Concetta Russo

The "difference" that seems to make a difference. Comparative perspectives in medical pluralism

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The scorpion poison has been used in Cuba for years to treat patients with cancer, in order to reduce their pain and the side effects of radiotherapy or chemotherapy. After a popular Italian TV show made a reportage about the Cuban scorpion poison and its goals, escoazul has become part of "materia medica" in two different local societies (the Cuban and the Italian one), where it has developed two different meanings. In this essay, I analyze what the use of escoazul reveals about the society that produces it and the one that, despite difficulties in getting it, makes a remarkable use of it for therapeutic reason. Indeed, if it is true that the act of taking medicine involves more than the embodiment of a substance, and it reproduces health ideology (Nichter & Vuckovic 1994), it is interesting to understand what kind of health ideologies about medical pluralism are reproduced through taking escoazul as a medicine in the Cuban health system, and doing it in Italy, as an alternative strategy of self-medication. The case of escoazul seems to suggest there are two different ways to intend pluralism: one based of the ability (or lack of ability) of the State to handle the coexistence of different medical traditions, the other referred to the dynamic, discontinuous and fragmentary process which involves complex negotiation of social identity and morality, that the anthropology calls "health seeking behaviour" (Kleinman 1980). Finally, I shed light on the idea that medical pluralism has to do with the possibility to make a choice about one's health inside and outside state-regulated categories.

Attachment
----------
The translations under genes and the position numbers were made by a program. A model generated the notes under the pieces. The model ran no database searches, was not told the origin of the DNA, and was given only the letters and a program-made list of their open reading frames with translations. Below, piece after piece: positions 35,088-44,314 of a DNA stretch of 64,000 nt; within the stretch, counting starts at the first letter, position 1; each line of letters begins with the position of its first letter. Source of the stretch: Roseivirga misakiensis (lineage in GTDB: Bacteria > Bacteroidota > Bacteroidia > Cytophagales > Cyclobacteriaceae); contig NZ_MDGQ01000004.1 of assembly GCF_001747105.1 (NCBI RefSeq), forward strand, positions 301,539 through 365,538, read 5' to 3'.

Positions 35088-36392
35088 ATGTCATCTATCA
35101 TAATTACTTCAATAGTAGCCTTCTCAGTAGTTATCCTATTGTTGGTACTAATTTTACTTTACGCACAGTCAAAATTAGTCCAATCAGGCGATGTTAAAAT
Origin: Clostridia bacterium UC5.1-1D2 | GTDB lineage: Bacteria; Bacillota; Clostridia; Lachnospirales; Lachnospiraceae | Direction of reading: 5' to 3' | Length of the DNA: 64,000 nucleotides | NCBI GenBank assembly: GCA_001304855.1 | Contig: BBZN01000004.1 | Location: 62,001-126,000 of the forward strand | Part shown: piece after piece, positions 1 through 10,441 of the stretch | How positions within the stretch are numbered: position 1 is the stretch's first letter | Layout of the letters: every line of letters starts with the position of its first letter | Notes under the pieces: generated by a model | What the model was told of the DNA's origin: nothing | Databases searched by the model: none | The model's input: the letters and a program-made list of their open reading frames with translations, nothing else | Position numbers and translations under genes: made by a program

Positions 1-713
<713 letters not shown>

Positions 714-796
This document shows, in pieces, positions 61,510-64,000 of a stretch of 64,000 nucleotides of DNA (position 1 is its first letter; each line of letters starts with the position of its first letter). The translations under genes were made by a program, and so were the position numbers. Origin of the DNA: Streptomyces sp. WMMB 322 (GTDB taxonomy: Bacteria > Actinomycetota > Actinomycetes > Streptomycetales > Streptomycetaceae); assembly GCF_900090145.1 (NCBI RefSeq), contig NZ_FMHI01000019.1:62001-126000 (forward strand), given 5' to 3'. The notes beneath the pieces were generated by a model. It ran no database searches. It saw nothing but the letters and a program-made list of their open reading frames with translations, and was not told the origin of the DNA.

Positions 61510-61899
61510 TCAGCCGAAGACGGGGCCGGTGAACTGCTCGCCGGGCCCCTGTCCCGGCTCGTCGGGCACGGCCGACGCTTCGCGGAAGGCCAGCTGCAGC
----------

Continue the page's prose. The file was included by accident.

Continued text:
• Escoazul
  • Traditional Medicine
  • Cuba
  • Italy
  • Health-Seeking Behaviour


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